Lake Trail in Town of Palm Beach is one of the best paved bike trails in South Florida
~ I don’t know how the millionaires in Palm Beach ever permitted it, but instead of having their magnificent properties extend out to their private docks on the Intracoastal, for six miles, there is a lovely paved bike path that interrupts their backyards.
Lucky for us.
The Lake Trail in Palm Beach provides traffic-free bicycling ideal for families with postcard-like scenery, a few historic buildings and glimpses into those exclusive backyards and their mansions.
Town of Palm Beach is the barrier island east of West Palm Beach inhabited by the very rich and famous. (This is where the Kennedy family had its compound.) Here the Intracoastal Waterway is a wide expanse called Lake Worth.
The Lake Trail has a few interruptions (around the Sailfish Club, for example, where we saw a flotilla of children learning to sail.) But it is easy to follow and the few times you end up on the street, it is in residential areas of Palm Beach with little traffic.
We like to park on the street near the the Flagler Museum and things to see in Palm Beach.) Don’t park in the museum lot — security guards will shoo you away. Instead, use the spaces on Whitehall Way adjacent to the museum lot. If you park here and head north, you need to cross Royal Poinciana Way and pick up the bike trail at the water’s edge on the other side of the small park at that intersection. An alternative spot is to find street parking north of Royal Poinciana Way. There are street spaces on Sunset Avenue.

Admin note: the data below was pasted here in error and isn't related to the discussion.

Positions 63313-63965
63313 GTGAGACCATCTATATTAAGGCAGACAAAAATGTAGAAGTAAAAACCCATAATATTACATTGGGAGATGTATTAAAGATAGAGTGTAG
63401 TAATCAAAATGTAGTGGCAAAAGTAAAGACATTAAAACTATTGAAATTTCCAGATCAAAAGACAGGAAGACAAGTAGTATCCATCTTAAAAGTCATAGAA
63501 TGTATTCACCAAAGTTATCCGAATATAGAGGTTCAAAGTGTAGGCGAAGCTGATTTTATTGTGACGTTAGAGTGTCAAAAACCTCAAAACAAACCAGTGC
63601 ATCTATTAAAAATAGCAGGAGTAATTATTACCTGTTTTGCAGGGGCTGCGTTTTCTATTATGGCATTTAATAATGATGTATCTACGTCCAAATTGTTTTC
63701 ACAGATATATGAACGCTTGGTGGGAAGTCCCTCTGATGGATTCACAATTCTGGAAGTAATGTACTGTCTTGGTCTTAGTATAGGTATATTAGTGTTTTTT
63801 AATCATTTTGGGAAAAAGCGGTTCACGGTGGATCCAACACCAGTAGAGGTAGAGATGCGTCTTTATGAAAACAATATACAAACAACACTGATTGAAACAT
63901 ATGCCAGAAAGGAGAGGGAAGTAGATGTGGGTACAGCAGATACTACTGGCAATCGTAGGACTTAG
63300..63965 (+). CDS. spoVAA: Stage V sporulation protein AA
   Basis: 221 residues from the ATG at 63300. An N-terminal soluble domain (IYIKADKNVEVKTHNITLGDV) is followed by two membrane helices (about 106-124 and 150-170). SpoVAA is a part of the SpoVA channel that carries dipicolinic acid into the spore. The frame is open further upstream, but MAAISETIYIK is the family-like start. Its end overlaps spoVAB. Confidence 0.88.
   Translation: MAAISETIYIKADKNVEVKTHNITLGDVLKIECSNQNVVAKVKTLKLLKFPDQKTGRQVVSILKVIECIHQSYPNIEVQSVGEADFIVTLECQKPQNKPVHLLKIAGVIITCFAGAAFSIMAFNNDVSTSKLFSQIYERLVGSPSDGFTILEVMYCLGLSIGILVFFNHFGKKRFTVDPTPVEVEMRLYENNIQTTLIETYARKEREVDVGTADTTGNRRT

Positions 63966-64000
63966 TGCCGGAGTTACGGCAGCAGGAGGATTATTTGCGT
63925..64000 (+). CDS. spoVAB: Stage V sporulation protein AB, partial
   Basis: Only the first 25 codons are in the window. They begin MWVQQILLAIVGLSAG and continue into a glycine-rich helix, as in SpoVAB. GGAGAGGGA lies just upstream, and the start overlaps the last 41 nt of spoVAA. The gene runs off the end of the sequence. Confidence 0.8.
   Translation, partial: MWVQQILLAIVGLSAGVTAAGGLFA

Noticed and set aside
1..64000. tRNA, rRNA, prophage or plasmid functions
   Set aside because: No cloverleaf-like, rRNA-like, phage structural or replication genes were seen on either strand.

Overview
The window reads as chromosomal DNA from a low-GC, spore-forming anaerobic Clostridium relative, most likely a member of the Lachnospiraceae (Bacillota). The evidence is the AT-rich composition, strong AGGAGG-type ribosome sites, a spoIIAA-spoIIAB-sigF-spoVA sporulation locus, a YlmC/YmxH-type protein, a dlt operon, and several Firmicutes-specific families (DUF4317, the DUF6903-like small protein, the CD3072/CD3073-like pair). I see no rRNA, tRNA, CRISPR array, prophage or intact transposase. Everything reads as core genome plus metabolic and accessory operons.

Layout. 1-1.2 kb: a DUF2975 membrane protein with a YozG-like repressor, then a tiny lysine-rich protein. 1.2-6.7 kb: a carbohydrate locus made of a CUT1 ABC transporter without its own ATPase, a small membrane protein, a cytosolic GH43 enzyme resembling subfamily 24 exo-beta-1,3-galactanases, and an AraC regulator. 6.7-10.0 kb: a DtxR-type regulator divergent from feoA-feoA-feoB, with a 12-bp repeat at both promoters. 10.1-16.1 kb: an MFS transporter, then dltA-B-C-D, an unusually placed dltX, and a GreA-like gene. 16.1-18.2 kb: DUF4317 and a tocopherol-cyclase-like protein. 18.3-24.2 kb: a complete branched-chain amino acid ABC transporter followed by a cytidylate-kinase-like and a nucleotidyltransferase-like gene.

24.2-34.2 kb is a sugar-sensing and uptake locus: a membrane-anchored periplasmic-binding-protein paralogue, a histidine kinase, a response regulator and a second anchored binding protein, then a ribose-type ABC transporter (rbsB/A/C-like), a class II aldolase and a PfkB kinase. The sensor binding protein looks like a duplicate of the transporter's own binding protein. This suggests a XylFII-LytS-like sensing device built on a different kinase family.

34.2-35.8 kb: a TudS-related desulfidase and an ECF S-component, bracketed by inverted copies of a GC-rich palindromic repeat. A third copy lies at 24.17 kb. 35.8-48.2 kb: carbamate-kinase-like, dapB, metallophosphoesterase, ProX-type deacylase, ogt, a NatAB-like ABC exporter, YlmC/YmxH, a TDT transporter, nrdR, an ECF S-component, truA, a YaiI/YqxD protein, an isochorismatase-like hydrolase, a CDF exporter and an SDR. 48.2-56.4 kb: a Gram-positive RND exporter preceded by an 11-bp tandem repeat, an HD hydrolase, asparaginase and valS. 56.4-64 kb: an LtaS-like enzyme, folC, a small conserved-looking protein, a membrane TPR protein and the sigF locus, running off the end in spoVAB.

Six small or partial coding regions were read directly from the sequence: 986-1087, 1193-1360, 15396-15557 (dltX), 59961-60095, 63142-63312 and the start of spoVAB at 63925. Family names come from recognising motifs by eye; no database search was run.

At the north end of the paved trail, if you want to continue cycling on residential streets, it is only a few blocks to a public dock at the top of the island of Palm Beach. There, you feel a brisk ocean breeze and view the Port of Palm Beach inlet and, across the water, Peanut Island. (Peanut Island is the subject of this post; it’s a great kayaking, snorkeling and historical destination.) The dock, with drinking fountains and benches, is a great stop.
From the Flagler museum, you can take Lake Trail south for about two miles and north about four miles north. You always have water views on the west, including passing yachts and the skyline of West Palm Beach. To the east, you peak through and over the ficus hedges to see the mansions of Palm Beach.
The paved bike trail is landscaped with many trees, some quite old and picturesque. Historical markers show you the original church in Palm Beach (now a home) and the oldest house.
When you venture off the Lake Trail, there are lots of interesting places to explore in Palm Beach, all of which can be reached by bike. Here’s a Florida Rambler guide to visiting Palm Beach, including tips on some great off-season deals on hotels.
Tips on taking the Lake Trail in Palm Beach:
- Visitors without bikes can rent them from the Palm Beach Bicycle Trail Shop, along with tandems, baby joggers and other wheeled things.
- The bike shop offers a great map of the Lake Trail and and other biking routes on Palm Beach island.
- The trail is most shaded in the morning.
- If you bike north, to vary your return, consider biking over to the Atlantic and continuing along North Ocean Boulevard for awhile. There isn’t much traffic at the northern tip of the island and there are some great ocean views.
- We like to stop for lunch at the outdoor courtyard at Pizza AL Fresco. It’s located at 14 Via Mizner, which is a historic section off Worth Avenue that is listed on the National Register of Historic Places.
- Another classic Palm Beach spot for breakfast or lunch or a milk shake: Green’s Pharmacy, 151 N County Road, an old-school lunch counter inside a drug store that is famous because various Kennedys had lunch here after attending the Catholic church across the street. (More in our guide here.)
Other things to do in Palm Beach County:
- Another good family bike destination: Riverbend Park.
- You’re not far from MacArthur Beach State Park, a wonderful place to walk, swim, snorkel or kayak.
- Peanut Island, for snorkeling, picnics and to visit the historic John F. Kennedy bunker.
- Paddle the Loxahatchee River, a federally designated wild and scenic river.
- Nearby there are two boardwalks known for excellent bird watching.
- Howley’s is an authentic 1950s diner.